O water, voice of my heart, crying in the sand, All night long crying with a mournful cry, As I lie and listen, and cannot understand The voice of my heart in my side or the voice of the sea, O water, crying for rest, is it I, is it I? All night long the water is crying to me.
He does not add to the existing arguments and scholarship of his time but does assert that Negro spirituals were created in America but can be traced back to African forests.
This points to an African home for these songs and a diaspora but does not necessarily Africanize black American culture. Similarly, he likens the black preacher to the African priest Of our spiritual strivings w e medicine man, tracing black religion back to pagan belief systems in Africa.
His identification with the preacher as well as the priest or medicine man allows him to see himself as a physician and conjurer of African culture and as an artist or bardic priest capable of preaching a social gospel and expressing the sentiments of an oppressed and disenfranchised people.
Du Bois felt the role of the black preacher was to facilitate a spiritual rebirth and reconciliation that would unite African Americans while helping them achieve self-assertion. Ultimately, he feels that achieving transcendence requires work and effort that will produce, protect, and value black culture and art.
Grounding his notion of black folk culture in the sorrow songs forces Du Bois to consider black spirituality and belief systems as he appropriates religious texts, figures, and music. One might argue, as Theophus Smith does in Conjuring Culture: A bar of music from a spiritual introduces each chapter in The Souls of Black Folk and celebrates the voices of the slaves, the folk who founded black American culture.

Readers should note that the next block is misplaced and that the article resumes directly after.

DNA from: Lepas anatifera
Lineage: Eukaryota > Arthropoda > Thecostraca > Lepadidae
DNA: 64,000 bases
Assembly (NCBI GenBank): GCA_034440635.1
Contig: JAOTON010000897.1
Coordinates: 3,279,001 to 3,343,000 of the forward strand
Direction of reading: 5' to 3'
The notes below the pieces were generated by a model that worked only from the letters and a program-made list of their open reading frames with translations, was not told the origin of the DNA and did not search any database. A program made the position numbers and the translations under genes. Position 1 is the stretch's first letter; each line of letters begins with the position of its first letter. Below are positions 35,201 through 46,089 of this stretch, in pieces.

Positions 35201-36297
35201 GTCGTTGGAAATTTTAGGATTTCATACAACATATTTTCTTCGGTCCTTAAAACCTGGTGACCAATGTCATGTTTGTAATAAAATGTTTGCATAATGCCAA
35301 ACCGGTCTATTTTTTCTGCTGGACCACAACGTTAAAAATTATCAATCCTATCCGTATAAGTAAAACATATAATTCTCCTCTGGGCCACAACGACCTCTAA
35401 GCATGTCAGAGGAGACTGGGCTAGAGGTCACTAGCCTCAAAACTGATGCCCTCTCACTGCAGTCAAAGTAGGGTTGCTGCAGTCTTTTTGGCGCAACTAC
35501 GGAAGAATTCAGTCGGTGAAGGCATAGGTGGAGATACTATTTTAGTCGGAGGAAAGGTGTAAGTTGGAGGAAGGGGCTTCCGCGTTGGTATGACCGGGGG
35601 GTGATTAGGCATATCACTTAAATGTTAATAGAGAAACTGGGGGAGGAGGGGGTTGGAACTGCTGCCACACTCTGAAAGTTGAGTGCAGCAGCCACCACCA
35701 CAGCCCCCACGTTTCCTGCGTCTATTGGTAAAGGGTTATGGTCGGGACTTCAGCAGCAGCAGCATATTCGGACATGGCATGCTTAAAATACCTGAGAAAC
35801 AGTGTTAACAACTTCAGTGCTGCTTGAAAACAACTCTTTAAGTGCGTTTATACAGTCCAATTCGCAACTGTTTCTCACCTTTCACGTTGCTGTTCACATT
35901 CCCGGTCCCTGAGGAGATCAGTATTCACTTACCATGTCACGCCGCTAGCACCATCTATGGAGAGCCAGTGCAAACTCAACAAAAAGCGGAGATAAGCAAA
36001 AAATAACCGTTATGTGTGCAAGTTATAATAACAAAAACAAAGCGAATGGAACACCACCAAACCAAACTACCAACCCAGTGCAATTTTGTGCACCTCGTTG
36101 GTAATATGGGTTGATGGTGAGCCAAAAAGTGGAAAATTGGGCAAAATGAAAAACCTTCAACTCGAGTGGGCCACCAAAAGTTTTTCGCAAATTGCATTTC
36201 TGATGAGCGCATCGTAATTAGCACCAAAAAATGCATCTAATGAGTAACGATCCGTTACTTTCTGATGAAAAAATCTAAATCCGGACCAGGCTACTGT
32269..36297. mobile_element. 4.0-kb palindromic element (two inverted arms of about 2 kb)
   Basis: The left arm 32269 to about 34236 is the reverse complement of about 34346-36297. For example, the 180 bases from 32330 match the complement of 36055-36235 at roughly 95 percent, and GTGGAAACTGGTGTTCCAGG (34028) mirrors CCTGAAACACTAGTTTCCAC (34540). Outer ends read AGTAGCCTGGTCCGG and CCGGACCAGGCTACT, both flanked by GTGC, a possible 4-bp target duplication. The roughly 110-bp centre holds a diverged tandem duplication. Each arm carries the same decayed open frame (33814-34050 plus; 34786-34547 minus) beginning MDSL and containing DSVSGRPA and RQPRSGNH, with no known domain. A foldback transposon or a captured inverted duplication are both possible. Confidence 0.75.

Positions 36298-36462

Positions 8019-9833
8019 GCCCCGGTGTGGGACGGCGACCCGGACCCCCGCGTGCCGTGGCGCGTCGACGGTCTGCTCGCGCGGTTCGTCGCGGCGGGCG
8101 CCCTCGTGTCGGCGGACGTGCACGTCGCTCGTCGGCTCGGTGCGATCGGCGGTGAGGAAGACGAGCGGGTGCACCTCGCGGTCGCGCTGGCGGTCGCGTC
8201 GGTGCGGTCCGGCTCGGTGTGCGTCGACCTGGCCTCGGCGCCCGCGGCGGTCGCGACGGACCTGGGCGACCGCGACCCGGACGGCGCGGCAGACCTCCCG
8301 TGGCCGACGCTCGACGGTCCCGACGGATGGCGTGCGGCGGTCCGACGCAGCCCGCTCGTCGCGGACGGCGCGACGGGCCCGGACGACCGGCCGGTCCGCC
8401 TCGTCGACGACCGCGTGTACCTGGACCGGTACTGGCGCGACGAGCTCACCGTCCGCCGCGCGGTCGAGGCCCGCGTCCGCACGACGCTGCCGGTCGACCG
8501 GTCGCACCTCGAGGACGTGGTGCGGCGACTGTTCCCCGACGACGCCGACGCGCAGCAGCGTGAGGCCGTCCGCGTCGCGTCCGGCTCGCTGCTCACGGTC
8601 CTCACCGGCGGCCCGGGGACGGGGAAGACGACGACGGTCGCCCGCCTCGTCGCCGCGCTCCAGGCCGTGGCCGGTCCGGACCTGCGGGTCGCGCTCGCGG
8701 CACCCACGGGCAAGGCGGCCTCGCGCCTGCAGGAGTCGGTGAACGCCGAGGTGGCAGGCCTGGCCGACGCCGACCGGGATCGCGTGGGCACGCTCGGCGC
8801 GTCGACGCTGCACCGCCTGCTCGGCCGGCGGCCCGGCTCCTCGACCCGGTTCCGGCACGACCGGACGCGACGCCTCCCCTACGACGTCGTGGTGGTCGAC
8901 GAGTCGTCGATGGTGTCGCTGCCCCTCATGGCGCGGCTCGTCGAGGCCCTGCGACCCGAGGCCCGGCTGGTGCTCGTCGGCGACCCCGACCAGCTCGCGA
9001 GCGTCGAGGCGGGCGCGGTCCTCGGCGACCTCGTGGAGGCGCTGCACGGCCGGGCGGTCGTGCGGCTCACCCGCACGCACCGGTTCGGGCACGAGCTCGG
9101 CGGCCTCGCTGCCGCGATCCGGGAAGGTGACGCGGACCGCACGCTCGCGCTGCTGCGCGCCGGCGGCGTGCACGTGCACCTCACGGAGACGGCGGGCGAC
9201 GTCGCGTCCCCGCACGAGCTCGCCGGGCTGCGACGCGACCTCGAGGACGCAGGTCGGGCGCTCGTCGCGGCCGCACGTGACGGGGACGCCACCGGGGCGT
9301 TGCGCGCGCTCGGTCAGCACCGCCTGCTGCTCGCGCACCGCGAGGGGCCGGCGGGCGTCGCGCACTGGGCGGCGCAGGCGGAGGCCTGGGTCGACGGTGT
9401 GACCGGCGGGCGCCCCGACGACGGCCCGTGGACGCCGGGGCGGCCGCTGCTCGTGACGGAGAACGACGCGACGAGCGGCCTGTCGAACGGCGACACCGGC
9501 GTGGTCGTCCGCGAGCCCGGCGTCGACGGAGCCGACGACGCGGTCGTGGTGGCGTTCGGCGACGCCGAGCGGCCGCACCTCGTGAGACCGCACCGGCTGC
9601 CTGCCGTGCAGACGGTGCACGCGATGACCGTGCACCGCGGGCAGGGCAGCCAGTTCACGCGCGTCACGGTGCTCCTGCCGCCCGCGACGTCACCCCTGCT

For Du Bois, the sorrow songs are transformative because they are capable of emotionally transcending the very sorrow that inspired them. Their mood and purpose may be religious exaltation, but they are also a medium for expressing a desire for transcendence and enfranchisement.
The songs sing of freedom in this world as well as the next as they consciously hold onto sorrow and transcend it by transforming the negative. Du Bois asserts cross-racial spiritual identity and shared humanity during a period in which racial categories emphasized separation, and many white Americans were committed to an explicit ideology of white supremacy.
Du Bois introduces the two other central metaphors of the book in this opening chapter: Double-consciousness is a psychological, political, and philosophical category of black experience for Du Bois, and the following quotation illustrates the ontological and epistemological implications of this key concept: The Negro is a sort of a seventh son, born with a veil, and gifted with second-sight in this American world,—a world which yields him no true self-consciousness, but only lets him see himself through the revelation of the other world.
It is a peculiar sensation, this double-consciousness. One ever feels his twoness,—an American, a Negro; two souls, two thoughts, two unreconciled strivings; two warring ideals in one dark body, whose dogged strength alone keeps it from being torn asunder.
The history of the American Negro is the history of this strife—this longing to attain self-conscious manhood, to merge his double self into a better and truer self.